Yesterday, I met a little Warrior Queen.
She was only four, but I know what I know.
Her mother, a fairly new co-worker brought her around to me.
We are both brown with big, freestyle hair, so maybe she thought we’d clique.
I said Hello, nice to meet you.
She studied me briefly, then the sandals on her feet, unsmiling and quiet.
Her mom encouragingly insisted: “Nailah is our friend.”
The Little Warrior Queen’s furrowed brows said: “I don’t know her and furthermore, I have nothing to say.’
I smiled and extended my fist hopefully for a bump.
Her grumpy eyes flickered up and away.
Seriously, she looked like this:
Trying not to laugh, I felt her indignation, not necessarily towards me, but towards the situation.
Intense emotions continued to radiate from this tiny chick.
Here was the point her mom could have told her not to be rude, bribed her with sweets for better behavior.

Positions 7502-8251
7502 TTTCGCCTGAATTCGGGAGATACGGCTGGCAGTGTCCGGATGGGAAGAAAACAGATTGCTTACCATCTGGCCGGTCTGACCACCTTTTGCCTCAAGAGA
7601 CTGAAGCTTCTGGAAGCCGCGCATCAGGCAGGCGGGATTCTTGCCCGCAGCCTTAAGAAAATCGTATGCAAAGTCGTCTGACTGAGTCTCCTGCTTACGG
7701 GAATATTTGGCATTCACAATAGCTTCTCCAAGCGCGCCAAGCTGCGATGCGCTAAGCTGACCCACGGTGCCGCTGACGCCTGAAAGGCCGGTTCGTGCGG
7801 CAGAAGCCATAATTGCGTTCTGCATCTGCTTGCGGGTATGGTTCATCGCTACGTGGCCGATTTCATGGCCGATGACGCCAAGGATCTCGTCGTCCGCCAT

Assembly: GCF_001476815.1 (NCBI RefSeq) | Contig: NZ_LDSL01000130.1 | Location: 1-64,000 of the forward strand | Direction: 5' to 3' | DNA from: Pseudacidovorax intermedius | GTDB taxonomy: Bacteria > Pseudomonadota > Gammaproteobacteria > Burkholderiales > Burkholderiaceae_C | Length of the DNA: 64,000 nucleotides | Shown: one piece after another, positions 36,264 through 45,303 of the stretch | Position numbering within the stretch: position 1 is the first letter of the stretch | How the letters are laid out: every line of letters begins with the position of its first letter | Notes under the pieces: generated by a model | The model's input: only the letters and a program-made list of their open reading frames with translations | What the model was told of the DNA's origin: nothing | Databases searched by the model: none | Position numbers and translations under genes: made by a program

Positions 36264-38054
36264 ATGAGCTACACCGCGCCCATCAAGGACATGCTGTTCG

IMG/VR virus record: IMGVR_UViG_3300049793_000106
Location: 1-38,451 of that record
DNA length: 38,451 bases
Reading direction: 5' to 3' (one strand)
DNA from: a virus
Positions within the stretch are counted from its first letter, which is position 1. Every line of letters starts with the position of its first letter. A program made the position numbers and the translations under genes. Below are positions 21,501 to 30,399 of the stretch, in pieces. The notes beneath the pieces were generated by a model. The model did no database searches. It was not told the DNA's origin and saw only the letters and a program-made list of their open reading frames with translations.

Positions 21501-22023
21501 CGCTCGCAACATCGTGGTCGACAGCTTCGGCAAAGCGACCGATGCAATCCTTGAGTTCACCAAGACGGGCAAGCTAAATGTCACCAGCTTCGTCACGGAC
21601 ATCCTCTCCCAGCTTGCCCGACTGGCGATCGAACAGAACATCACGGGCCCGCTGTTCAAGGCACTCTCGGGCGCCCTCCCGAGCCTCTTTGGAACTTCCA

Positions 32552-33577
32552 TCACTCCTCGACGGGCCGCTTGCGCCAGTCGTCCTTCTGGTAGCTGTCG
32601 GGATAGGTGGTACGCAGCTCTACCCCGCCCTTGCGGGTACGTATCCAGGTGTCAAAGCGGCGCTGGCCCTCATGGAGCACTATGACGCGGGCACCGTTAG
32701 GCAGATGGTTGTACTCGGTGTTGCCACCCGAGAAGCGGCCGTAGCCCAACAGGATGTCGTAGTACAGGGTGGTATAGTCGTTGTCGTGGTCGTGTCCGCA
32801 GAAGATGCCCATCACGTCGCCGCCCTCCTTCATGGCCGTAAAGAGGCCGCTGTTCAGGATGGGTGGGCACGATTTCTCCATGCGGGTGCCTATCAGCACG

I wasn’t offended (much).
Forced, phony greetings bore me and, besides, it is a huge leap to expect a four-year to work a room, although these were also the hopes I temporarily had for my own daughter at that age.
I admired The Little Warrior Queen’s point of view and firm boundaries.
This is a child who will not be lured off by candy-offering strangers.
This is a child who will scream her little head off if someone touches her inappropriately.
She has been taught to do this, but also, I think this is her natural wiring.
It was the third time I’d seen her in the office. She is cautious with everyone, suspicious, openly furious about being pranced around against her will.
Her older brother is smiley and approachable. If I had to choose a career path for him, it would be mayor or entertainer. He wants to know everyone, do everything, has grown-up impressions of things, and is open as a seven-year old can be.
His sister picks and chooses and she did not choose me.
I respected that and told her mother so.
“She’s a little girl with big feelings and she’s not that into me,” I shared. “But it didn’t dent me. Can I just say that I am beyond letting a four-year old ruin my day?”
Her mom shared a relieved, but weary, smile. The kind, I’ve come to recognize as part of the uniform for a little warrior queen’s mother.